Having just witnessed these aggressive actions, Coleman detailed his efforts to avoid cooperation. “I then challenged every direction that was made of me and stated at every opportunity ‘you have the responsibility as an occupying force to allow free access of humanitarian goods to the occupied territories’ and ‘that Israel has no authority to board a Comoros Islands-flagged ship in international waters — this is an act of kidnapping and piracy.’”
After the ships had been boarded, the Tahrir as well as the Irish-led Saoirse and their passengers were forced to enter the port of Ashdod in Israel. All of those on board were subject to full body searches and then taken to Givon prison, where they were held after refusing to sign a document stating that they had entered Israel illegally. Despite the actions of the government of Israel, morale among the Freedom Waves detainees remained high even at Givon where they were quick to organize themselves.
“We were lucky to have the Irish boys with us, I think we had only been in the prison under ten hours and they had already formed a prisoner committee and where making demands on the prison authorities for free association, provision of reading and writing materials, knowledge of our sisters being held in another wing of the prison and access to the outside world, via phone calls,” Coleman recounted.
Indeed, even within the walls of an Israeli prison, the activists’ group solidarity remained strong. Coleman described these collective victories as “hugely uplifting” because they saw that they “could still affect our own conditions in the prison.”
During this time, much of the work to free all of those involved with Freedom Waves happened behind the scenes. Coleman stressed the importance of Free Gaza Australia during his detention at Givon.
“They ran a very effective media campaign for my release, pressuring the Australian government to stop being so apologetic for Israel violations of international law,” he said. On 11 November, Coleman landed safely in Sydney but his story and those of other solidarity activists continues to unfold as they consider how they can continue their involvement.
International and domestic push to repress solidarity movements
In the current environment of international hostility, the burden for the illegality of the government of Israel’s actions continues to be placed on activists. Countries such as the United States, Canada and Australia would much rather tell their own citizens to refrain from displays of solidarity than condemn the government of Israel for its continuous and flagrant violations of basic human rights and international law. This is not a reaction unique to the international efforts to break the illegal blockade on Gaza but applies equally to participation in protests and the boycott, divestment and sanctions (BDS) campaign as well as the public criticism of Israeli apartheid practices.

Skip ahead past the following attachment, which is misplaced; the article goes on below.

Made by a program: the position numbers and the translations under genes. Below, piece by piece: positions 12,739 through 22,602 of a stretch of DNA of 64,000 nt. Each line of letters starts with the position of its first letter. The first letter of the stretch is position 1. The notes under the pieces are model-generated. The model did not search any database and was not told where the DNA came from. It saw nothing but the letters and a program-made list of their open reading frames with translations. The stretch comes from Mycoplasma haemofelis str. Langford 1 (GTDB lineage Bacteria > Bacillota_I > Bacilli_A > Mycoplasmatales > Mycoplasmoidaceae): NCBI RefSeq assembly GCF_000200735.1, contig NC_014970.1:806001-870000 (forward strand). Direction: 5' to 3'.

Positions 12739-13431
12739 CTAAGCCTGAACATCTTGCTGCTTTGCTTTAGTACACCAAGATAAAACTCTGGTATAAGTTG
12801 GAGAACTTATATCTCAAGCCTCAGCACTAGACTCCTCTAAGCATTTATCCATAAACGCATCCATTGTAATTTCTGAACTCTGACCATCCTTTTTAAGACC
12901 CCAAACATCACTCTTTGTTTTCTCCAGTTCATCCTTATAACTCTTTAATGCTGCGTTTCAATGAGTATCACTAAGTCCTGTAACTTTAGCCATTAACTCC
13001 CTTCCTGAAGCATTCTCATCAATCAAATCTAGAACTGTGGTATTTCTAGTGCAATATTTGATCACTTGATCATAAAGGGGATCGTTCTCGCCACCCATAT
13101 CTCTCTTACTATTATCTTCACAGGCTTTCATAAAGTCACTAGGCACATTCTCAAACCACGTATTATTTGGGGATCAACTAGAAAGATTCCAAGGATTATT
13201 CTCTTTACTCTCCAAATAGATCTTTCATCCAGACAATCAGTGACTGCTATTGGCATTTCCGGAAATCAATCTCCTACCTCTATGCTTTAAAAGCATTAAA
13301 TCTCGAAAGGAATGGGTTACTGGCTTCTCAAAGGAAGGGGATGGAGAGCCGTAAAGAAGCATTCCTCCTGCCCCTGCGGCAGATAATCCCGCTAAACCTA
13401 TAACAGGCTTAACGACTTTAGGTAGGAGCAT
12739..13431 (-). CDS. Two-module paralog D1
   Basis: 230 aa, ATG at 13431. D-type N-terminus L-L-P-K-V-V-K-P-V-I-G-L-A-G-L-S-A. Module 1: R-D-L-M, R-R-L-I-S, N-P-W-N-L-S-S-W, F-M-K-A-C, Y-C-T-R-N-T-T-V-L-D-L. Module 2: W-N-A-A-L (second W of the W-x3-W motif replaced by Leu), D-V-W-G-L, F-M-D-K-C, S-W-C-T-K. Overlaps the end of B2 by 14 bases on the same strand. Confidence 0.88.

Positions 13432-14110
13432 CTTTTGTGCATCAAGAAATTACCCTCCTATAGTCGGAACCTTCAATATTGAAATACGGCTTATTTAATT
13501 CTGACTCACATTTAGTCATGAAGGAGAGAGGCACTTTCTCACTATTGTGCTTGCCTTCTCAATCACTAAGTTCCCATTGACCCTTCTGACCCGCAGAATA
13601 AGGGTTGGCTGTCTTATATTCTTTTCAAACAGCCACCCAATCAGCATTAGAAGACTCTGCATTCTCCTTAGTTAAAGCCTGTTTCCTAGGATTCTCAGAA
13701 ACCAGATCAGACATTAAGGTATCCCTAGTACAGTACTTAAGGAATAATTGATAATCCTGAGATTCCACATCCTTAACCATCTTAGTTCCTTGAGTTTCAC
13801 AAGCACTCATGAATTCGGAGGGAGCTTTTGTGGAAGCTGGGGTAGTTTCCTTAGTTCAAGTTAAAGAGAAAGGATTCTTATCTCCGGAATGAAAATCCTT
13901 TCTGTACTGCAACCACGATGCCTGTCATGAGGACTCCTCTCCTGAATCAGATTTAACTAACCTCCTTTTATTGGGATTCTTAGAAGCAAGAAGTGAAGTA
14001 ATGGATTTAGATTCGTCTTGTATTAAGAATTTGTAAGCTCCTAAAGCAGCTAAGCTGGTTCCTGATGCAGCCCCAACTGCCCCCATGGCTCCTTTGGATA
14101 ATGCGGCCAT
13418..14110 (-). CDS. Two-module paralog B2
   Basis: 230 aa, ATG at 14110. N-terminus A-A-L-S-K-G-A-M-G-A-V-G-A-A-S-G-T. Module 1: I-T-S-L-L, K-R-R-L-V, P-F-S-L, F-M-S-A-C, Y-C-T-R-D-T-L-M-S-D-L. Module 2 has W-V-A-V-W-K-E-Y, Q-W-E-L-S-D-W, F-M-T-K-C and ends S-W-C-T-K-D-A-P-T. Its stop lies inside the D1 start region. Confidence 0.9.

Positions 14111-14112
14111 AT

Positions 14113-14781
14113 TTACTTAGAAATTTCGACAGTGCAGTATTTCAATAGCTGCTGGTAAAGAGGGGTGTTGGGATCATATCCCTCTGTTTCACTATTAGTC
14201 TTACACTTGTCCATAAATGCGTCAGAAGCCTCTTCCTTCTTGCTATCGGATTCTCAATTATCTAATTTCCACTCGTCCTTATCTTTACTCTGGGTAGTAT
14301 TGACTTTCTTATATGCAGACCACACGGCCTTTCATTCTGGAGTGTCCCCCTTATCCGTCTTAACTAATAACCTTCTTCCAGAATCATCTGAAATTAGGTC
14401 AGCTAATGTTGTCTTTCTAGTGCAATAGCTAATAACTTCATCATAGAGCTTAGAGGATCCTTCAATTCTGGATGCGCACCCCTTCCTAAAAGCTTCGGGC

The US, for instance, has repeatedly told its own citizens that participation in the flotilla to Gaza was tantamount to aiding Hamas, and threatened activists with criminal proceedings on their return stateside (“US warns against new Gaza flotilla plans,” Reuters, 24 June 2011). Furthermore, the US government has never criticized the Israeli use of high-velocity projectiles or live-ammunition at peaceful protests attended by Palestinians, internationals, and Israelis; and has even gone so far as to launch a grand jury federal investigation against 23 US-based solidarity activists (“Criminalizing Palestinian solidarity, Al Jazeera English,” 27 June 2011).
Domestically, the government of Israel has also acted to muzzle internal resistance to its policies. The Knesset (Israeli parliament) recently passed two controversial laws that madeparticipation in BDS campaigns illegal and placed a cap on foreign donations to domestic nongovernmental organizations. These latest steps mean that solidarity activists with Israeli citizenship can now be prosecuted for boycotting and organizations that are critical of government policies, the military and settler violence on Palestinians face severe limitations on their operational capacity.
A movement undeterred
In Coleman’s own experience, the repressive responses of the international community and the government of Israel have only served to make many activists more committed to Palestine solidarity — far from acting as a deterrent. “I like others in the international solidarity movement took the massacre on the Mavi Marmara as a challenge, a challenge we have answered and will continue to answer until the blockade of Gaza and the collective punishment it enforces ends,” he told The Electronic Intifada.
When asked about how people could become involved, Coleman urged those interested in learning more to visitthe website for the global BDS movement (http://bdsmovement.net/) and emphasized that even after his unlawful detention, his own participation would continue unabated, stating “as I told the guards at Givon, ‘see you next year.’”
(electronicintifada.net / 28.11.2011)